January 09, 2019
These days, baker Jack Phillips is more used to being in court than in his cake shop. What he's not used to -- after the last five years -- is being on the offensive.
The Phillipses' story was supposed to end with a victory at the Supreme Court last June. After a half-decade of legal twists and turns, the justices agreed that Jack shouldn't have to check his Christian beliefs about marriage at his cake shop's door. Apparently, his opposition didn't get the message. People hostile to Jack -- and everything he stands for -- seem intent on making the baker's life miserable.
Their odds of succeeding just went down, thanks to a federal district court that is letting Jack's case against the Colorado Civil Rights Commission go on. Of course, his lawsuit wouldn't have been necessary if the other side had decided to simply leave the Phillipses' cake shop alone. Instead, a customer came knocking on his shop's door with another set-up: a cake celebrating a person's sex change.
Obviously, the shoppers knew Jack wouldn't agree to the order. "Because of Jack's beliefs -- he's a cake baker, of course, but he's also a Christian -- he believes that sex cannot be changed and it's immutable," FRC's Director of Religious Advocacy, Alexandra McPhee, pointed out in a special Facebook Live interview. He turned down the request, so the individual filed a complaint with the Colorado Civil Rights Commission -- the same commission the Supreme Court found guilty of bias last June. Well, apparently, they haven't learned anything from the ruling, since they decided to pursue the investigation 24 days after the decision in Jack's favor at the Supreme Court.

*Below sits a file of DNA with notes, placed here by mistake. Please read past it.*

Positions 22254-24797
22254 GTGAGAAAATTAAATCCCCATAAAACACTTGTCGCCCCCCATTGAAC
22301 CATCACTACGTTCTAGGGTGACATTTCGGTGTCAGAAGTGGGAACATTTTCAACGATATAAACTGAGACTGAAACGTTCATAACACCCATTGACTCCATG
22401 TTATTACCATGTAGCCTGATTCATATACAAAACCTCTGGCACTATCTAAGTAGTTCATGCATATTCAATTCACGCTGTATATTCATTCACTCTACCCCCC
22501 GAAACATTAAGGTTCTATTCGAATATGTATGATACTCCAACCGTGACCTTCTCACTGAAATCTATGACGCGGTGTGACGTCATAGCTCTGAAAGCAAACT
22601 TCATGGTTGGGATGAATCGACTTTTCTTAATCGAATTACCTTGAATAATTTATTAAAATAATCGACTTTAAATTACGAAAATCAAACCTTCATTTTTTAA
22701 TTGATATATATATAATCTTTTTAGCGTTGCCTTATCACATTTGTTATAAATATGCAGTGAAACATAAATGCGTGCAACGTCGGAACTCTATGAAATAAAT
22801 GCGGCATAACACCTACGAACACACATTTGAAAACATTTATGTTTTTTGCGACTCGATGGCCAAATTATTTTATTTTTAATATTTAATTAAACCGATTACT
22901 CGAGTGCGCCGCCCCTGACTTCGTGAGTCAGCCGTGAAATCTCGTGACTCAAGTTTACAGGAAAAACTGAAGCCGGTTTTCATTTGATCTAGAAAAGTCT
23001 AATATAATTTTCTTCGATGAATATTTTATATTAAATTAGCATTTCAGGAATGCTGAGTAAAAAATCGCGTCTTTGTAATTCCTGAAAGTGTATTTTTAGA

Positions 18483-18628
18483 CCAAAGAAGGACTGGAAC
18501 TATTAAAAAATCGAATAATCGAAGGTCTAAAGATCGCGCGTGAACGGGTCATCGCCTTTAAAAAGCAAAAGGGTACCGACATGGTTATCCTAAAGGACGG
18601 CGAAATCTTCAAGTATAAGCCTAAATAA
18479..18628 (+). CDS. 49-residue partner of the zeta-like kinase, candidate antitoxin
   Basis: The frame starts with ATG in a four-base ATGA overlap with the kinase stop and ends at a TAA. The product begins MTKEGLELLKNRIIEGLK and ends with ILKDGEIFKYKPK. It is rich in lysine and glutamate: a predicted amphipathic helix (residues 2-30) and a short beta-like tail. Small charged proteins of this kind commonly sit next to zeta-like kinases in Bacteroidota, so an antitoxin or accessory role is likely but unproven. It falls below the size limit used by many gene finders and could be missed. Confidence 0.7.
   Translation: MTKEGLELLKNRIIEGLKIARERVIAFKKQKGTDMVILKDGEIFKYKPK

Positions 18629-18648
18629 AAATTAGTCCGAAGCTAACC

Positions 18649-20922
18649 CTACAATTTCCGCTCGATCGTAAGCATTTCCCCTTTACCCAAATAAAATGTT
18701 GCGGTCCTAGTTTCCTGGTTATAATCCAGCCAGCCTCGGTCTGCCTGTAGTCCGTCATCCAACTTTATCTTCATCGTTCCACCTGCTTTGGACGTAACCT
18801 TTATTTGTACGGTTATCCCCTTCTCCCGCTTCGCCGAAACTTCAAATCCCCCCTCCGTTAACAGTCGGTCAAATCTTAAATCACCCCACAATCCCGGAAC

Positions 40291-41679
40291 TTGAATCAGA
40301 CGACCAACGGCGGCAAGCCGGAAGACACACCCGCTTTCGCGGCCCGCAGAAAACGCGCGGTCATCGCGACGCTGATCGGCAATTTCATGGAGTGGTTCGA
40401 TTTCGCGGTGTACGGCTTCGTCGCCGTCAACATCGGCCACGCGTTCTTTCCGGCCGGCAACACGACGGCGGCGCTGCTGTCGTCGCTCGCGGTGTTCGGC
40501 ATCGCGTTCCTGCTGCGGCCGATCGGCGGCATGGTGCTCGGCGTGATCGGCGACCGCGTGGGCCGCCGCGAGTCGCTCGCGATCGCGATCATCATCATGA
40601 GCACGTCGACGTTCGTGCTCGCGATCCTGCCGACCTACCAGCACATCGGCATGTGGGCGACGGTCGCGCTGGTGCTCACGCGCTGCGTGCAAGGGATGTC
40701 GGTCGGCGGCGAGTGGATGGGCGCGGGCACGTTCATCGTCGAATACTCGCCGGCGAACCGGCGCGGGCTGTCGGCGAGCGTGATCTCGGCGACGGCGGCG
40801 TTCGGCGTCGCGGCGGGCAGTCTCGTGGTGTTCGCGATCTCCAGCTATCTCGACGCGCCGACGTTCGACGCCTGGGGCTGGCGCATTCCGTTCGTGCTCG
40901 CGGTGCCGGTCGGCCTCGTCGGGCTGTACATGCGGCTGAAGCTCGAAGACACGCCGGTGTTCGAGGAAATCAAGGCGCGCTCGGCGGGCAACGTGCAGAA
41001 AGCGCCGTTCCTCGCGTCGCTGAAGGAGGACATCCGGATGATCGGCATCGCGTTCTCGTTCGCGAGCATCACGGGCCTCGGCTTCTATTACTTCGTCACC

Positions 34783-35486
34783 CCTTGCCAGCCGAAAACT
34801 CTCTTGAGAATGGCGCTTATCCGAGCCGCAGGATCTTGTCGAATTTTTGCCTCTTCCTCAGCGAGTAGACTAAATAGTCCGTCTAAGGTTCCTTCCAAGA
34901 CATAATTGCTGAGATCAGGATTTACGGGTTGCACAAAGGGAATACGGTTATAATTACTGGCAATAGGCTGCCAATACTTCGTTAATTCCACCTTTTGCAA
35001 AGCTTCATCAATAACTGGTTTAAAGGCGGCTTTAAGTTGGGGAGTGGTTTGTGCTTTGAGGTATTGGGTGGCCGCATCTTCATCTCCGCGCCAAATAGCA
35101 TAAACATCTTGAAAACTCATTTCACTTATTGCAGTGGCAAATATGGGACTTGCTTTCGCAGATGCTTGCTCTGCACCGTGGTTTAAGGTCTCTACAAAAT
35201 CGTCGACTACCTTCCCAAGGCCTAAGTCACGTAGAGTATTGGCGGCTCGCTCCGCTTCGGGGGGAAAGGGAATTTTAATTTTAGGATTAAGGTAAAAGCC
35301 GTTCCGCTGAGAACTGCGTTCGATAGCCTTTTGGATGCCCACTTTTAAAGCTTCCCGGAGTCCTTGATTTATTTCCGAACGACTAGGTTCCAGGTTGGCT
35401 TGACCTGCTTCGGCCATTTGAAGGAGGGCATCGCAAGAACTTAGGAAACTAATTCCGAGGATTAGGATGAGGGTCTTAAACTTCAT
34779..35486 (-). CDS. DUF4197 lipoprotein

Fortunately, Jack is fighting back. He's sued the individual members of the Colorado Civil Rights Commission for harassing him for his faith. Those same people tried to get Jack's lawsuit dismissed -- but thankfully, a judge refused, insisting that "evidence of unequal treatment remains." This "disparate treatment," the court said, "reveals" the state officials' ongoing "hostility towards Phillips, which is sufficient to establish they are pursuing the discrimination charges against Phillips in bad faith, motivated by Phillips'...religion...."
Even the liberal cheerleaders at Slate see the writing on the wall for activists determined to make Jack pay. In a surprising editorial, they urge the state's commissioners to let it go. "It is in no one's interest for such a trial to proceed," Eric Segall writes. "...[T]he state will lose this case if it reaches the United States Supreme Court again, which will make matters much worse for [LGBT activists]." In its ruling, Segall points out, at least three of the constructionist justices wanted to rule on the merits of Jack's case -- which would have been a landslide victory for men and women of faith in every business. If the Left keeps prodding, Slate warns, Brett Kavanaugh is likely to agree.
For now, the momentum is on Jack's side -- and a lot of the credit for that belongs squarely in the Oval Office. President Trump made it priority number one -- from day one -- to appoint stricter constructionists than any of his predecessors. So far, he's set records for the pace of those confirmations, which are finally bringing the courts back in line with the Founders' intent. That shift, to judges who respect and understand their constitutional boundaries, is creating a culture where true freedom can breathe again. And that is nothing but good news for Christians like Jack.
For more on Jack's case, check out the full Facebook Live video below.
Tony Perkins' Washington Update is written with the aid of FRC senior writers.